Business rates professionals at rural business operations specialists Malcolm Scott Consultants have raised concerns about the pressure ratepayers are set to be subjected to further to a fundamental review of the system by the Government.
Whilst the business welcomes plans for a three-year revaluation cycle from April 2023, it fears that potential appeals will fall by the wayside, and that the additional administration the move will require will prove too arduous for garden centres and farm shops, resulting in financial penalties being issued.
Andrew Burton, who works closely with rural businesses across the UK, says: “The Government is committed to more frequent revaluations from next year, but we are concerned that the onus is set to fall on the ratepayer as opposed to the Valuation Office Agency (VOA).
“Effectively, the plan is to move to a ‘self assessment’ model, which will see businesses submit annual statements for every property they use, providing information on size, rents, leases, landlord arrangements and trading details, regardless of whether such details have changed since the previous update. What is more, those businesses with multiple properties will have to break down this information for every building; a time-consuming undertaking that is going to create a huge amount of red tape and stress for those tasked with overseeing the collation of information.
“A key point of concern for us is that businesses who currently do not pay business rates will also be obligated to submit this information – something which they may not realise they’re required to do, and which will almost certainly prove a pointless exercise with their circumstances remaining unchanged.”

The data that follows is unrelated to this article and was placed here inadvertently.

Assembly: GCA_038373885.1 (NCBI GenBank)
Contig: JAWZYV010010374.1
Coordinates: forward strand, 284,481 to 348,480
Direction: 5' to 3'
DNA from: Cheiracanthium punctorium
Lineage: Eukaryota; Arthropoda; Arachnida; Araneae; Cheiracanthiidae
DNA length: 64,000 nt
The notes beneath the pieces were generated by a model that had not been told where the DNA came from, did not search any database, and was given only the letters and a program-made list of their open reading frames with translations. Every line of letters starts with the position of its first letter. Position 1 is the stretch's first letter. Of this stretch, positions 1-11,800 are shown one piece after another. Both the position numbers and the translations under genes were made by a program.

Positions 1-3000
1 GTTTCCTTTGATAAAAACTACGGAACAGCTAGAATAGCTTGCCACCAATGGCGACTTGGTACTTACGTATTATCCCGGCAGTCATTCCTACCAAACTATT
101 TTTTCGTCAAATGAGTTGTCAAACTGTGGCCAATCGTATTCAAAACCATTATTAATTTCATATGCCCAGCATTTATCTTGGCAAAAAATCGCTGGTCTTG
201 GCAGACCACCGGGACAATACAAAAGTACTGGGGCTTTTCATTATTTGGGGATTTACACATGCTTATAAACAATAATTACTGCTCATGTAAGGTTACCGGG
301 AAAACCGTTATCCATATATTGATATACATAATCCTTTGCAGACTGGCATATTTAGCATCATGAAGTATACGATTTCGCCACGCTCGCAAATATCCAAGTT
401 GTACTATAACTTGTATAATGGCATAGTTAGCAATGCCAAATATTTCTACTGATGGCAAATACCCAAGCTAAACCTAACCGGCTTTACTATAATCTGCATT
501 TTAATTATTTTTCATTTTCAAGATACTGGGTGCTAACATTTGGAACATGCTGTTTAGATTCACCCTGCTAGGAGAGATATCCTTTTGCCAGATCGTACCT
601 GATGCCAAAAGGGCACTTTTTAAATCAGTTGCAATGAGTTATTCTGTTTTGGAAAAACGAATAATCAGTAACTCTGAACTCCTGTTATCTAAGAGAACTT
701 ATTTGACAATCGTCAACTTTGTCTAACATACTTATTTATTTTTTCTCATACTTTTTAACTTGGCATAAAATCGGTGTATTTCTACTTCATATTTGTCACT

Andrew said that the new model could have a detrimental impact on garden centres and retailers, both in terms of appeals failing to be processed due to the tighter timescales between revaluations, and financial penalties being imposed for incomplete or incorrect information being returned within the specified deadlines.
“As it stands, April 2023 will see the new model implemented on a ‘soft launch’ basis, meaning that businesses have three years to find their feet in complying with the new requirements without fearing fines and penalties before the 2026 Rating List begins. But with many businesses focused on day-to-day operations and supply chains, and with so many grey areas surrounding the new requirements, our concerns revolve around the additional bureaucracy they will have to address.
“Working in collaboration with rating experts at our sister company Harris Lamb, we anticipate that previous priorities such as overseeing the Check Challenge Appeal process will instead make way for retained support in collating and submitting information on clients’ behalf as they take steps to comply with the new requirements while avoiding lengthy administration duties.”
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